PRAGUE (Reuters) -Czech authorities are preparing to destroy up to 220,000 hens on a poultry farm in the west of the country after bird flu was discovered there last week, in the biggest outbreak to date.
Bird flu was reported last Friday at the farm located 150 km (90 miles) west from Prague, which can house up to 750,000 chickens, after an increase of deaths in one of three halls there.
The Czech Republic's State Veterinary Administration (SVS) said on Tuesday that since checks revealed the infection only in one of the halls, the majority of the flock could be spared.
"The whole (population of the) hall will have to be culled," said Petr Majer, SVS spokesman.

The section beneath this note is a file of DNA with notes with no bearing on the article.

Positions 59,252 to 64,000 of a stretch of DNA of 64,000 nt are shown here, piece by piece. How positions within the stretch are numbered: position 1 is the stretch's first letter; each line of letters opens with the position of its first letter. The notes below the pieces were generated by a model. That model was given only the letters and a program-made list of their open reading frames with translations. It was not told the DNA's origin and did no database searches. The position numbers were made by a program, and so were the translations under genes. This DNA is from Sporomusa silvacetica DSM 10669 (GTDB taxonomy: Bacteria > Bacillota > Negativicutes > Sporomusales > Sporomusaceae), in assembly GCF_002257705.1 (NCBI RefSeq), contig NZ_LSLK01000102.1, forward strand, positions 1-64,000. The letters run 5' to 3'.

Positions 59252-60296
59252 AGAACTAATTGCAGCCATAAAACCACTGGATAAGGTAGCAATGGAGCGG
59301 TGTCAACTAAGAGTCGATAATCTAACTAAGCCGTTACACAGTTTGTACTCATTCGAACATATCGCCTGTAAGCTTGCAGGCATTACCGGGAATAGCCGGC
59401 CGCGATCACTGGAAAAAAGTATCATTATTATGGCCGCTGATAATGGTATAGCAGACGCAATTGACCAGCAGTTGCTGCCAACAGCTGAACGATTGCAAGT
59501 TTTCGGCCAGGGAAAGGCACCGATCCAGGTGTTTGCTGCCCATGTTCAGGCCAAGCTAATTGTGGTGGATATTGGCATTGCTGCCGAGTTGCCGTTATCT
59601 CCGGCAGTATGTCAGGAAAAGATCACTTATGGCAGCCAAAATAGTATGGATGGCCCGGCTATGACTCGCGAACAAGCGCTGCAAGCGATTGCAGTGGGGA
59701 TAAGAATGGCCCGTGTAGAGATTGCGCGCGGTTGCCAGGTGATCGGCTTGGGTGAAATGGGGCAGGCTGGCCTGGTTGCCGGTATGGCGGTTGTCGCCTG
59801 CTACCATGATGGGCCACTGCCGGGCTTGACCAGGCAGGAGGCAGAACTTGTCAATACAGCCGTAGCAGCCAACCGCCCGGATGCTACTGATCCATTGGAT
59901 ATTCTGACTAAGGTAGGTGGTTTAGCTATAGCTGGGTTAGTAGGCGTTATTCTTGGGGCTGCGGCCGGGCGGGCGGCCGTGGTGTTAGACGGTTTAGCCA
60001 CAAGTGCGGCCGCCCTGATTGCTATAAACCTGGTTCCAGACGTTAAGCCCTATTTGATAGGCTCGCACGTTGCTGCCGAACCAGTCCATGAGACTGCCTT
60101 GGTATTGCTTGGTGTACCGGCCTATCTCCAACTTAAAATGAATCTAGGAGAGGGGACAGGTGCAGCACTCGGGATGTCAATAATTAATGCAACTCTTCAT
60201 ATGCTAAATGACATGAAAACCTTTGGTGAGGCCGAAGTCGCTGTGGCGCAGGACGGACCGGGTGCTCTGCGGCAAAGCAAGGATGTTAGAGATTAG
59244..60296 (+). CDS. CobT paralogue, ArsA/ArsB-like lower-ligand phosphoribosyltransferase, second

The infections come as countries try to limit the spread. Since November, Czech authorities have required poultry farms to keep flocks indoors.
On Tuesday, another case of bird flu was reported at a farm 68 km south of Prague, where 12,000 chickens and 1,000 turkeys will be culled, CTK news agency reported.
Bird flu is pressuring already high food prices and triggering trade restrictions from countries that import poultry.
A record number of chickens, turkeys and other birds have died in outbreaks in the United States and Europe, and the virus is spreading in South America, Africa, and Asia.
The virus can be transmitted to humans in contact with poultry, but experts say the health risk to humans is low.
(Reporting by Jason Hovet and Robert Muller; Editing by Alison Williams and Susan Fenton)